Well, that didn’t take long : mere months after the release of the most “solo” film effort you’re ever gonna see in your life, Bad Ben —in which no-budget auteur Nigel Bach served as screenwriter, director, producer, cinematographer, and the flick’s only actor (hell, he even filmed it in his own home!) — we’re back in Egg Harbor Township, New Jersey, to learn about the unlucky people who owned Bach’s spread before he did. I hope I’m not “spoiling” anything when I reveal that their attempted home-making experience was not a pleasant one.

But what about your viewing experience? Well, Steelmanville Road : A Bad Ben Prequel suffers from the same inherent weakness that all “stories before the stories” do, namely that you you’re already pretty well clued in as to how things are gonna end, but I could probably live with that if it were the only thing wrong with the proceedings here — unfortunately it’s just the tip of the home-made iceberg. Bach may not have upgraded his filming equipment between late 2016 and early 2017, but he has considerably broadened the scope of his ambitions, going from a cast of one to a cast of six (if I remember correctly) and toying around to figure out a few more filtering effects with his trusty iPhone to give things a bit more “found footage” faux-authenticity. This production may even have had an actual — albeit obviously miniscule — budget, since I don’t think these “actors” worked for free, but damn, Nigel, I’m sorry to report that was money very poorly spent.

Our admittedly threadbare plot here revolves around young-ish couple Matt and Rachael Harris (played by Christopher and Jessica Partridge, respectively, who I sincerely hope are a married couple themselves rather than brother and sister, because that would be just plain creepy), who have just “lucked” into a hefty, unexpected windfall : Rachael’s biological mother — who she never met given that she was given up for adoption at birth — has recently died and left the couple her home on, obviously, Steelmanville Road. The pair couldn’t be more enthusiastic about this out-of-the-blue break since it’s a bigger, fancier place than they ever could have hoped to afford themselves, but things go pretty far south pretty quickly when — yawn! — things start going bump in the night more or less the minute they move in and only get worse the longer they refuse to do the smart thing, namely get the hell out and never look back.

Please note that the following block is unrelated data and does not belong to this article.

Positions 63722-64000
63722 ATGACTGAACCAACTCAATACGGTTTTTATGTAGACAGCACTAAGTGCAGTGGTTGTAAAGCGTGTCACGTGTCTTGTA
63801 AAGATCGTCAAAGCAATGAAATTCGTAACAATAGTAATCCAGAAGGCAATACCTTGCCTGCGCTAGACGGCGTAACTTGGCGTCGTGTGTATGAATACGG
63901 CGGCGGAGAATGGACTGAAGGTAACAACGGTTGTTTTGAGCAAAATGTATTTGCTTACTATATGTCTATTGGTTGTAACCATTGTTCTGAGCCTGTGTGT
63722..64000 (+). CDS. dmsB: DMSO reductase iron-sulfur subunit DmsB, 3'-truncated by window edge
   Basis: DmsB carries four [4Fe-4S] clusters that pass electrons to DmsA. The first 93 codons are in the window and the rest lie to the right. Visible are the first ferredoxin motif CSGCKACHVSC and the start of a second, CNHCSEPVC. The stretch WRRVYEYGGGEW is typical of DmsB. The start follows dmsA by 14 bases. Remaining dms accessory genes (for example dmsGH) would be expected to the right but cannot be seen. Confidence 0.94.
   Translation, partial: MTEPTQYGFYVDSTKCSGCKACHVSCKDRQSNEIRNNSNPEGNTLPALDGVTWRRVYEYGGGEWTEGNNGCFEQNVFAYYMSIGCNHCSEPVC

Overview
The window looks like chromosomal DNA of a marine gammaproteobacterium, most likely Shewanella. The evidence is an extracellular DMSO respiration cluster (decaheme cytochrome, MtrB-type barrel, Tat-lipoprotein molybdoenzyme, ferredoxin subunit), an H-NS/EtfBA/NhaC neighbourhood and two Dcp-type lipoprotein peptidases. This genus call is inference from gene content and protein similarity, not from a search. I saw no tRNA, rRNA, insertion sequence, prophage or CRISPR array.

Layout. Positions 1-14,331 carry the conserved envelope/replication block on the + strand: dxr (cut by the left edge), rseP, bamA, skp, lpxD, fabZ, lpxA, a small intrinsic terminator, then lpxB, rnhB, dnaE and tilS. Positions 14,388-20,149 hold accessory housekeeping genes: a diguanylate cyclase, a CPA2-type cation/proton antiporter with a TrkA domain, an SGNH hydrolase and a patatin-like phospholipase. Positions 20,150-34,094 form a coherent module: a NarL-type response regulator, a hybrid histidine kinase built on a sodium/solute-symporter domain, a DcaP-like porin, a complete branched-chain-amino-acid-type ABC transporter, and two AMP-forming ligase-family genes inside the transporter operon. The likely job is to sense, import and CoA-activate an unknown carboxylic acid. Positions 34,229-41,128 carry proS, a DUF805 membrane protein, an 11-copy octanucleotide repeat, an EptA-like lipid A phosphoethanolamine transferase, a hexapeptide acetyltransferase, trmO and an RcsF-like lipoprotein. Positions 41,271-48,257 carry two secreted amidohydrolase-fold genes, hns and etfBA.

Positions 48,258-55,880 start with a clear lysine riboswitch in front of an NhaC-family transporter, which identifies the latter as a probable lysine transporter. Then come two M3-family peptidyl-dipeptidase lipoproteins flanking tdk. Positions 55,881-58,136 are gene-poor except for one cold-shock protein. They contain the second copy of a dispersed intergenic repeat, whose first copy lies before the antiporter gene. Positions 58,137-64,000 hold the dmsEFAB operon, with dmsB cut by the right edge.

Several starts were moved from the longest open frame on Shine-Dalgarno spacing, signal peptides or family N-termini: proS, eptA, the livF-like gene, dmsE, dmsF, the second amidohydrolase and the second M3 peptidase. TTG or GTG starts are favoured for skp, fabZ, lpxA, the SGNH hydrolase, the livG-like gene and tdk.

Matt explores the “practical explanation” route first, as you’d no doubt expect (which is a pretty fair summation of the entire movie, come to think of it), but when none of that pans out Rachael manages to prevail upon him the need to look into spiritual and/or paranormal avenues, and that starts the ball of dark family secrets rolling, which ultimately leads to — shit, I guess I won’t give it all away, but whatever you’re guessing? It’s probably right.

Both lead actors struggle to varying degrees when it comes to “inhabiting” their roles (Jessica mildly, Christopher mightily), and with a flick this “character-centric” that’s tantamount to digging a hole that’s way too deep to climb out of. Bach has been doing his homework when it comes to producing a more technically proficient product — which, sadly, negates some of the incompetent charm that made its way in front of the camera (sorry, phone) in Bad Ben — but eliciting decent performances from his “stars” is still an aspect of the director’s portfolio that eludes him, even if there’s quite likely only so much you can do with “talent” on hire from local small-town community theater and the like. In other words, it’s not just the Partridges who can’t hack it here — every single one of the supporting players, to a person, is clearly in over their heads, and when you don’t have anything to distract from this by way of cool effects, professional production values, interesting sets, and the like, well, shit — your “horseshit cast” flaw becomes a fatal one indeed.

Anyway, if you absolutely must, Steelmanville Road : A Bad Ben Prequel (“A” prequel? Will there be more, then?) is now available for streaming on Amazon Prime, but this is essentially just a more bloated and unsatisfying re-working of its more amateurish, sure, but no doubt more effective predecessor. I’ve been racking my brain trying to come up with some reason — hell, any reason — for you to invest just over an hour and a half of your life in this hackneyed little ghost-story-via-cell phone, but I’m coming up empty. As did Bach with his ill-advised, boring quickie.